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United States Senate

WASHINGTON. DC 20510

May 2, 2016

The Honorable John King
Secretary
U.S. Department of Education

400 Maryland Avenue, SW
Washington, D.C. 20202
Dear Secretary King:
As senators committed to ensuring that all students—including lesbian, gay, bisexual, and
transgender (LGBT) students—have access to a public education in an environment free from
discrimination, we are writing to request that the Department of Education explain the scope of

protections afforded to LGBT students under Title IX of the Education Amendments of 1972
(Title IX) and clarify that state laws requiring discrimination against LGBT students run afoul of
Title IX and jeopardize states' and school districts' continued receipt of federal funding.
Title IX prohibits discrimination "on the basis of sex"' in any educational program or activity
that receives federal funding—including public primary and secondary schools, public colleges
and universities, and private schools and universities that accept student loans or federal funds.
While Title IX is widely known for increasing women's and girls' participation in sports, this
landmark civil rights law guards against sex discrimination in all aspects of educational
opportunity, including harassment, housing, admissions and recruiting, and financial aid.

Virtually all public schools and public and private colleges and universities in the country
receive federal funding from the Department of Education and other federal agencies.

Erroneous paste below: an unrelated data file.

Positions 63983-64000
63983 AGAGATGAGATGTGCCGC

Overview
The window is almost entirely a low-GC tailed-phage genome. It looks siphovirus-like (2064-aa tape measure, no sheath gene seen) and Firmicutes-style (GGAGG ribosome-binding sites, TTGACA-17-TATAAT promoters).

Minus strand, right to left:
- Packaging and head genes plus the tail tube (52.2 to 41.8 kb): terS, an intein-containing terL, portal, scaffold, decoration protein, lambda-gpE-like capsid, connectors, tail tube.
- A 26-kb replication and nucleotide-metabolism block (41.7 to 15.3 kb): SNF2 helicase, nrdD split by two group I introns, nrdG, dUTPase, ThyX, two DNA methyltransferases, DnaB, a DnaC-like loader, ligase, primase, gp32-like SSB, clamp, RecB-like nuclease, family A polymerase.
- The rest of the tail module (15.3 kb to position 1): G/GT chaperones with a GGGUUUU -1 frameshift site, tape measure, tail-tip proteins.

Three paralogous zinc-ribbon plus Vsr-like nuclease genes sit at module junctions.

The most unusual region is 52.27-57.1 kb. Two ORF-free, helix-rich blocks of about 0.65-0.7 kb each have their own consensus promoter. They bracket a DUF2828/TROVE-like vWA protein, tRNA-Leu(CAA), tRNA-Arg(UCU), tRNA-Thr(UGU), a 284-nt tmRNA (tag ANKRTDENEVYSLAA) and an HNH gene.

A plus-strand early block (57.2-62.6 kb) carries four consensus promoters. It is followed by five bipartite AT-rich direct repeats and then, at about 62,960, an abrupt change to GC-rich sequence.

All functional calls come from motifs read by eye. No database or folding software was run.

Institutions that fall short of their obligations under Title IX risk the suspension or termination of
federal funding.
Consistent with caselaw in the area of employment discrimination, both your Department and the

Department of Justice (DOJ) have clarified that Title IX's prohibition on sex discrimination
prohibits discrimination on the basis of gender identity. The Department of Education issued
guidance clarifying that Title IX prohibits gender-based harassment of students, including
discrimination against transgender and gender non-conforming students, and failure to respect
transgender students' gender identity when operating single-sex classes. Both DOJ and the

Department of Education have applied this interpretation of Title IX to support transgender
students challenging school policies banning them from using the restroom or locker room that
120U.S.C. § 1681.

2 Dew Co/leagne Letter: Harassment and Bn! lying, U.S. Department Of Education, 8 (October 26, 2010),
http://www2.ed.gov/about/offices/list/ocr/letters/colleague-201010.pdf.
Qnesdons and Answers on Title IX and Sexual Violence, U.S, Department Of Education, 5 (April 29, 2014),
http://www2.ed.gov/about/offices/list/ocr/docs/qa-201404-title-ix.pdf.
Questions and Answers on Title IX and Smgle-Sex Elementaiy and Secondwy Classes and Exfracwf'jcular